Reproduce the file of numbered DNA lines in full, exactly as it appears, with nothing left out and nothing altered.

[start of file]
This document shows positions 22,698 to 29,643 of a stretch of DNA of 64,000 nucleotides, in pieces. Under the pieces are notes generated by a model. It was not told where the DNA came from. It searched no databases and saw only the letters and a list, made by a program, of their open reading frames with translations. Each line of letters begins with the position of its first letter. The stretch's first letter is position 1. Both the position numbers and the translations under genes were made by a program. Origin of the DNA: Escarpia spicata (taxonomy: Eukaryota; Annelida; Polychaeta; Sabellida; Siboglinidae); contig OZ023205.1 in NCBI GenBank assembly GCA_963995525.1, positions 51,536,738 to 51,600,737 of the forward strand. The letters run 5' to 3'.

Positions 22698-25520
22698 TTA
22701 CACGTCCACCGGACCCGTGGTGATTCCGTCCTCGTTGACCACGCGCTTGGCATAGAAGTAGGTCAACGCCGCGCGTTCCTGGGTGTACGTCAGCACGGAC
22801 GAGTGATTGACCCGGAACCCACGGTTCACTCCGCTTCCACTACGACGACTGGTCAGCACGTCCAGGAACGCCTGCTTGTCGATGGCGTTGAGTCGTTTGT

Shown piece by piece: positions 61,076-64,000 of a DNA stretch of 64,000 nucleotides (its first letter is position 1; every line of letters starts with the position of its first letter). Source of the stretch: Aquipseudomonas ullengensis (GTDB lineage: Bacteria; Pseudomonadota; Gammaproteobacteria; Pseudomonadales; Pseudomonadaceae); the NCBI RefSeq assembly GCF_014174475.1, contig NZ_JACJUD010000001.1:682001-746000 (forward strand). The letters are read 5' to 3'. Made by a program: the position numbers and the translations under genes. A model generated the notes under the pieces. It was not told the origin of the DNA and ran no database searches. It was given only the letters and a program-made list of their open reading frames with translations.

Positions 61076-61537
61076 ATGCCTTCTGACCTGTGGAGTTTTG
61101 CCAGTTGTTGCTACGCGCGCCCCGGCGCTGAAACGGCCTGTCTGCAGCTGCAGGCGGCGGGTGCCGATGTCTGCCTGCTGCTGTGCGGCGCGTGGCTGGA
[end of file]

This document shows positions 22,698 to 29,643 of a stretch of DNA of 64,000 nucleotides, in pieces. Under the pieces are notes generated by a model. It was not told where the DNA came from. It searched no databases and saw only the letters and a list, made by a program, of their open reading frames with translations. Each line of letters begins with the position of its first letter. The stretch's first letter is position 1. Both the position numbers and the translations under genes were made by a program. Origin of the DNA: Escarpia spicata (taxonomy: Eukaryota; Annelida; Polychaeta; Sabellida; Siboglinidae); contig OZ023205.1 in NCBI GenBank assembly GCA_963995525.1, positions 51,536,738 to 51,600,737 of the forward strand. The letters run 5' to 3'.

Positions 22698-25520
22698 TTA
22701 CACGTCCACCGGACCCGTGGTGATTCCGTCCTCGTTGACCACGCGCTTGGCATAGAAGTAGGTCAACGCCGCGCGTTCCTGGGTGTACGTCAGCACGGAC
22801 GAGTGATTGACCCGGAACCCACGGTTCACTCCGCTTCCACTACGACGACTGGTCAGCACGTCCAGGAACGCCTGCTTGTCGATGGCGTTGAGTCGTTTGT

Shown piece by piece: positions 61,076-64,000 of a DNA stretch of 64,000 nucleotides (its first letter is position 1; every line of letters starts with the position of its first letter). Source of the stretch: Aquipseudomonas ullengensis (GTDB lineage: Bacteria; Pseudomonadota; Gammaproteobacteria; Pseudomonadales; Pseudomonadaceae); the NCBI RefSeq assembly GCF_014174475.1, contig NZ_JACJUD010000001.1:682001-746000 (forward strand). The letters are read 5' to 3'. Made by a program: the position numbers and the translations under genes. A model generated the notes under the pieces. It was not told the origin of the DNA and ran no database searches. It was given only the letters and a program-made list of their open reading frames with translations.

Positions 61076-61537
61076 ATGCCTTCTGACCTGTGGAGTTTTG
61101 CCAGTTGTTGCTACGCGCGCCCCGGCGCTGAAACGGCCTGTCTGCAGCTGCAGGCGGCGGGTGCCGATGTCTGCCTGCTGCTGTGCGGCGCGTGGCTGGA